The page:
Legal experts explain how John Bolton can lawfully break his silence and speak out against Trump
Former Ambassador John R. Bolton speaking at the 2017 Conservative Political Action Conference (CPAC) in National Harbor, Maryland. Photo by Gage Skidmore.

Last week during President Donald Trump’s impeachment trial, Senate Republicans closed the door on the possibility of featuring former National Security Adviser John Bolton or anyone else as a witness: only two Republicans, Utah Sen. Mitt Romney and Maine Sen. Susan Collins, voted in favor of featuring witnesses during the trial. But Democrats are still determined to hear what Bolton has to say in his forthcoming book, “The Room Where It Happened: A White House Memoir” (due out March 17). And legal experts Jameel Jaffer and Ramya Krishnan, in an article for Law & Crime, examine some possible ways in which Bolton can lawfully speak out on Ukraine.

“The fact that Bolton’s book is in the hands of the censors does not mean that Bolton could not share his story with the public now if he wanted to,” explain Jaffer (former deputy legal director for the American Civil Liberties Union, or ACLU) and Krishnan (a staff attorney at Columbia University’s Knight First Amendment Institute).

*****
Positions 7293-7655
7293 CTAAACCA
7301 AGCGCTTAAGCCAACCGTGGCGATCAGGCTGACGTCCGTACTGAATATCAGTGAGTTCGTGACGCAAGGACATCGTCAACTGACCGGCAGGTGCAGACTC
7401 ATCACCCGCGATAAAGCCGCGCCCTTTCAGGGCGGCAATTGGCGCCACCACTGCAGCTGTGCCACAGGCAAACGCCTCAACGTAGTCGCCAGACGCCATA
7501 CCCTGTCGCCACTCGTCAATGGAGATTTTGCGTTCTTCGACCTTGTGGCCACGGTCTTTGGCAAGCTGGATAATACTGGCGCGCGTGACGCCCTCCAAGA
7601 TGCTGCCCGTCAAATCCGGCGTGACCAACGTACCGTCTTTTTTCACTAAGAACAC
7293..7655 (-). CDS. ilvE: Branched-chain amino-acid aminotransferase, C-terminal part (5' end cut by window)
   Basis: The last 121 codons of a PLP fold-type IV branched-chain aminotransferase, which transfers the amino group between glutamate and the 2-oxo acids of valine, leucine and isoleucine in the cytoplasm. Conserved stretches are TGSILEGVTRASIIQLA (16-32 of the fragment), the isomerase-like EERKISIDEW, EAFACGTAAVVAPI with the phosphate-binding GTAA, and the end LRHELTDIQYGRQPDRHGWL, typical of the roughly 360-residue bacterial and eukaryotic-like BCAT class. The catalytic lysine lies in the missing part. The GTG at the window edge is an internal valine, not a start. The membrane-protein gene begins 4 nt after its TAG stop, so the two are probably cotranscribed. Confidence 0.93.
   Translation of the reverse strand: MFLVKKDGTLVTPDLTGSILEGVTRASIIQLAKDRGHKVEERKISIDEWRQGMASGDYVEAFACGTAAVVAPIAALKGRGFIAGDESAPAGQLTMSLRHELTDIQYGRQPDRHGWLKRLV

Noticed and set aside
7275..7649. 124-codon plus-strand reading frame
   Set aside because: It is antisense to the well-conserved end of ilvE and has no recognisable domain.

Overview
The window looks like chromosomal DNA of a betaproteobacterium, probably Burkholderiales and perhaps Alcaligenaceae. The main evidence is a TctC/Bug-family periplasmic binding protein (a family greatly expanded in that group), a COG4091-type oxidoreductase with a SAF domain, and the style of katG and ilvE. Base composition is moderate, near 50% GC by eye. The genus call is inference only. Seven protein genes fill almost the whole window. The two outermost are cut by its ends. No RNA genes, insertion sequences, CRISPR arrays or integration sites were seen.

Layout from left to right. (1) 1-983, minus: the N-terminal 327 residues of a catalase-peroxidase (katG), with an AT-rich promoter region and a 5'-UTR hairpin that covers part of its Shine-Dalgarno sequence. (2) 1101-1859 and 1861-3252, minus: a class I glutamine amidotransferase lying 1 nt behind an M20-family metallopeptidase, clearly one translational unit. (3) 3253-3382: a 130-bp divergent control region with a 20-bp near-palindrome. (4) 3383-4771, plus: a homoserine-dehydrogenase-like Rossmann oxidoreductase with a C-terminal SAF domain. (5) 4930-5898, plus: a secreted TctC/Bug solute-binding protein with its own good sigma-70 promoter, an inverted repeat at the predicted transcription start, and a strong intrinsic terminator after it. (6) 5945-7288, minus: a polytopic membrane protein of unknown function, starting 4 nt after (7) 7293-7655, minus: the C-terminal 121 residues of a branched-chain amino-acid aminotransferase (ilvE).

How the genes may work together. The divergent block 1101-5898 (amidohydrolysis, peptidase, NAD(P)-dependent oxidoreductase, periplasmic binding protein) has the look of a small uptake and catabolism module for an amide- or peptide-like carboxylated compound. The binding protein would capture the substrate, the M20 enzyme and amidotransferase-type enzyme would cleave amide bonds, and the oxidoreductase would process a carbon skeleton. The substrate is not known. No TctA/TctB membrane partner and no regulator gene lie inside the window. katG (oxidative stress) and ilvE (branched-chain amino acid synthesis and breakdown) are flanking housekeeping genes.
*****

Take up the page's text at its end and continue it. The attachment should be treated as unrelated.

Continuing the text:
One of the things the Trump White House has been doing in the hope of silencing Bolton is claiming that they are worried about him possibly revealing classified information. But according to Jaffer and Krishnan, there are ways around that.

“If he wanted to, Bolton could, this afternoon, release a version of his story that avoided details that could plausibly be characterized as classified,” Jaffer and Krishnan assert. “He could do this in writing or in a press conference or interview. Technically, he would have to submit even this version of his story for pre-publication review — to the extent he prepared notes for it — but his failure to submit wouldn’t result in significant legal exposure. The government couldn’t prosecute him for disclosing classified information if he hadn’t disclosed classified information.”

The legal experts acknowledge that “Bolton would face serious criminal exposure if he simply published his book without waiting for a green-light from the censors.” But they stress that Trump’s former national security adviser could “file a lawsuit to force the government to review his book quickly. Bolton could do that this afternoon.”

“These kinds of lawsuits are routine and not particularly complicated,” Jaffer and Krishnan note. “And Bolton would have a strong case that time is of the essence, that the public interest in his story is immense, and that the delay in review is causing him irreparable harm.”